The second half of the fall semester has flown by for the 18×18 House team!
Jake, Julie, Meagan, and Naomi have been flying through framing. Watching the house take shape from the second-floor walls, the gables, and the stair has kept the entire process exciting.
To build the house, the team had to design a couple of special elements to help with construction. As they moved up through the floors, they had to build temporary wall and floor structures. These gave the team platforms to stand and work on, and also helped support the habitable attic before the roof was framed.
Of course, framing the roof meant lifting the ridge beam into place! Naturally, a celebration was in order for the topping-out of the 18×18 House. But no time to slow down! Now come the dormer walls and rafters. Building the dormer was icing on the cake, something the team has been excited (and nervous?) about for a long time. But with it built, the house finally looks like they imagined!
Next comes sheathing. The 18×18 House is well on its way to being dried in for the holidays. The team isn’t losing steam as the semester ends, and the new year will bring new milestones! Watch out for the next 18×18 blog to see where 2024 takes them!
Last time we saw the 18×18 House team, they were putting shovels into the ground for the first time. Three months later, the project has leveled up!
The team first got their formwork ready for the concrete pour. This started with them digging their turndowns and trenches and then pulling strings, setting up formwork, and setting the plumbing pipes and electrical conduit.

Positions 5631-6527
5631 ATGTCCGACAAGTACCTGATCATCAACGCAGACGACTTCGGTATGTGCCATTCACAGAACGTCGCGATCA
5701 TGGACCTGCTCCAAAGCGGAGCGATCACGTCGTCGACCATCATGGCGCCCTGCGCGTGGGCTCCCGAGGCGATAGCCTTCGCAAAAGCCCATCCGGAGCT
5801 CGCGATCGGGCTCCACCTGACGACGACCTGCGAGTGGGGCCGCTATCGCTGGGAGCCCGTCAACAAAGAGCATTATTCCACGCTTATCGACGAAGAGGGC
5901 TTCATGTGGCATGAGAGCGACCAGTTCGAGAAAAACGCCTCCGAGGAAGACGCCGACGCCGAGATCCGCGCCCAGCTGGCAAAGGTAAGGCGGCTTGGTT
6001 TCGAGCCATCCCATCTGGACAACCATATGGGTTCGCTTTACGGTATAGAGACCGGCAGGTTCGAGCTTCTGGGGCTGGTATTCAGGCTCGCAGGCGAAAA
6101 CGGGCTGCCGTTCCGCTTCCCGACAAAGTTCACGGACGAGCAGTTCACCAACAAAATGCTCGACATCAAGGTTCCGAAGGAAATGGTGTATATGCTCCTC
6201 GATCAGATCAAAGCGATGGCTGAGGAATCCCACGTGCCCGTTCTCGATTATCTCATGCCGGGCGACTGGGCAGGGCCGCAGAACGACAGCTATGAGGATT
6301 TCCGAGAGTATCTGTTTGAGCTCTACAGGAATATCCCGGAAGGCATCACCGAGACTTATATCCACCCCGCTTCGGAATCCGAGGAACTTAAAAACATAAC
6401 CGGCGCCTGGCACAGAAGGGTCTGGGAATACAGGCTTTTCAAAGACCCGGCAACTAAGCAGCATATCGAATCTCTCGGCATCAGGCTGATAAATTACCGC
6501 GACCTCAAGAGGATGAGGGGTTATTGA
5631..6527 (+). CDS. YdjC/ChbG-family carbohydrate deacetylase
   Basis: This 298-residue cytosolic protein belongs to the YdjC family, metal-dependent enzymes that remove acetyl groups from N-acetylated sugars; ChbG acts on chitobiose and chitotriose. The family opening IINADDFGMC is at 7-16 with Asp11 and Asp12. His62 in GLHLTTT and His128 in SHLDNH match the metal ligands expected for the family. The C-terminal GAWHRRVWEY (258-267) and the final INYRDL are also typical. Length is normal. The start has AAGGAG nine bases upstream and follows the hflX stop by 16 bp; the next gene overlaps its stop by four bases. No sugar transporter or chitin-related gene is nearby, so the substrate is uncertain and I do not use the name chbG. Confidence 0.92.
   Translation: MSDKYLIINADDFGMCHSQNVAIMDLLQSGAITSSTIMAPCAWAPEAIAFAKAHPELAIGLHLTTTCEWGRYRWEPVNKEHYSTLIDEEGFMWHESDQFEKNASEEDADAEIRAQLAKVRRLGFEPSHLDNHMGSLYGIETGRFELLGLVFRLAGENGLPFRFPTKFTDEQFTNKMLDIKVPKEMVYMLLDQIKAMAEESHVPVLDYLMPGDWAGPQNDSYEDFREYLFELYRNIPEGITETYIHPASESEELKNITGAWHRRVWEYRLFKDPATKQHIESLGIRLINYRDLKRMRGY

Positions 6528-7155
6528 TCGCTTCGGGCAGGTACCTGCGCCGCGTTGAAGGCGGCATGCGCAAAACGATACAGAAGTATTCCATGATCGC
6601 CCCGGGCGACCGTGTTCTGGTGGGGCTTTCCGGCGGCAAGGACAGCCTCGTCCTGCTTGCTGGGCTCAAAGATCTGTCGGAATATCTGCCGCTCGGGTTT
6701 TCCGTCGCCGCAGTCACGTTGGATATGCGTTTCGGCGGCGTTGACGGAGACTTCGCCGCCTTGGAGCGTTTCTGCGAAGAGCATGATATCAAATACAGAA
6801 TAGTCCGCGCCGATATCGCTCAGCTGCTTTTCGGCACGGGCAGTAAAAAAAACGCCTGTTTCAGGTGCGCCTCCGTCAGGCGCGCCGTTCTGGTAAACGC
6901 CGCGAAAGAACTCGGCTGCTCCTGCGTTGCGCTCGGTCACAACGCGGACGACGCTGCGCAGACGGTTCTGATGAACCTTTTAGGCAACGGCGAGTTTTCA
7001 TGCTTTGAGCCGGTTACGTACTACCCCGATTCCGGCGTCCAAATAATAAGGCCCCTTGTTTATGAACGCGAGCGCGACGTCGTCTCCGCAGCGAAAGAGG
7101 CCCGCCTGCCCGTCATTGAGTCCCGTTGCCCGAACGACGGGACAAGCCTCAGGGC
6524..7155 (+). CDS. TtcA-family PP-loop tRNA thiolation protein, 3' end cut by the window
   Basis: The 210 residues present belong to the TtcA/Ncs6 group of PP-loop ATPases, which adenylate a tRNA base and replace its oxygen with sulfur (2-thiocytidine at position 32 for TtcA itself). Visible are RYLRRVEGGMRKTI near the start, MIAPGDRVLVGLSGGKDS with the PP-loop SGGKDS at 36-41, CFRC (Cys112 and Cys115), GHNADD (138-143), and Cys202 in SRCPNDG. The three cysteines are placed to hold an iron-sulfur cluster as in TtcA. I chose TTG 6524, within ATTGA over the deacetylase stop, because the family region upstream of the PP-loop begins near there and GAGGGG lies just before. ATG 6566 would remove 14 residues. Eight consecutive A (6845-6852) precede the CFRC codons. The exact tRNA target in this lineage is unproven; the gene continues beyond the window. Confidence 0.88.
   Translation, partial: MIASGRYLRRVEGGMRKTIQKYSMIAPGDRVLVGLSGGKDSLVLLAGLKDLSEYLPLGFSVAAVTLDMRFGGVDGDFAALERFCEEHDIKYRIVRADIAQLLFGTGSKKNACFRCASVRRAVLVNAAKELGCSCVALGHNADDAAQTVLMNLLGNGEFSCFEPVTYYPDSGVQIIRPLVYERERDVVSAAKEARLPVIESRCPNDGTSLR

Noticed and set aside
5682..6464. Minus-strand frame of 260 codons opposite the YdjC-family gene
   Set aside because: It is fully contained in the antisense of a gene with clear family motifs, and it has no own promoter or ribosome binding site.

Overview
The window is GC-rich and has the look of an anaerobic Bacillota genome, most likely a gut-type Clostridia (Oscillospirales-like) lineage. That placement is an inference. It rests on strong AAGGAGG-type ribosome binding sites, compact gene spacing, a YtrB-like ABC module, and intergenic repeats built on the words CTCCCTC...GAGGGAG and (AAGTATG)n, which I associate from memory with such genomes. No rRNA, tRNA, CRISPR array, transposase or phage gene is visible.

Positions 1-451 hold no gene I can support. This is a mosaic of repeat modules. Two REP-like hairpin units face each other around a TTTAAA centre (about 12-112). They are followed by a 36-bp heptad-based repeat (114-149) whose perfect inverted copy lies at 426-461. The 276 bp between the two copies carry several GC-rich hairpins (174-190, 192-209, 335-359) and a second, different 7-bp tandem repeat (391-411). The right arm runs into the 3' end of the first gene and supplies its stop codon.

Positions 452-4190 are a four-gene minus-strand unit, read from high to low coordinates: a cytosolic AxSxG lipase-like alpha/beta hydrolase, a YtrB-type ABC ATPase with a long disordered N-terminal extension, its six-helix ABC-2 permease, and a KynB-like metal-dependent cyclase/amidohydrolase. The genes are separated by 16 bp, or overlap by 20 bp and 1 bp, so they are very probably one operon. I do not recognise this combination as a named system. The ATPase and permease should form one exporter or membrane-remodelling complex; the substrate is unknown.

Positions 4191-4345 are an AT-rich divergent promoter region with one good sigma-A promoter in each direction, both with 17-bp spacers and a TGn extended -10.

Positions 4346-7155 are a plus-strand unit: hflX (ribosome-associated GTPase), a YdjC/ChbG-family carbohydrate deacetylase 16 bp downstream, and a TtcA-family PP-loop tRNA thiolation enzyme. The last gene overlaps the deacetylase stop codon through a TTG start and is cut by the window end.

The next step was putting down gravel, vapor barrier, and rebar. Then came the day everybody had been waiting for—the concrete pour! The team watched as Meagan cried tears of happiness when the slab was finally in place.
Once the slab was set, it was time to get to work. The team ordered and organized on-site to help them work as efficiently as possible.
Before the walls went up, the team laid down, some the termite flashing and sill gaskets to reduce air infiltration between the slab and the pressure-treated base plates.
After just two days, the exterior walls of the first floor were up and braced, then the team began to build and tilt up the interior walls from inside the house—a task that required lots of careful maneuvering due to its size.
They moved some scaffolding to the site and set it up around the house as to prepare to move upward.
Now the team is working on framing the second floor and building the stair. The joists have already been installed, and the team is gluing and nailing down the subfloor.
With the second floor platform installed, the team got a great view of the sunset down the hill, and they can’t wait to see that view from the very top. Stay tuned to see what the 18×18 House team does next!
My my, dear reader, it has been some time hasn’t it? Welcome to my latest journal recounting the design and progress of Reverend Walker’s Home. I can assure you the silence has not been due to any lack of activity, rather the opposite. Upon completion of the large pavilion structure, my crew has moved underneath to begin constructing the enclosed volumes that inhabit the space between slab and roof. You can be sure that they are grateful for the sheltered workspace that defends them from rain and sun. They have no excuse to not be working. Myself, I have found it a most suitable location for napping. There’s much to catch you up on, dear reader, so let’s begin with a recap of the design of the Reverend’s Home.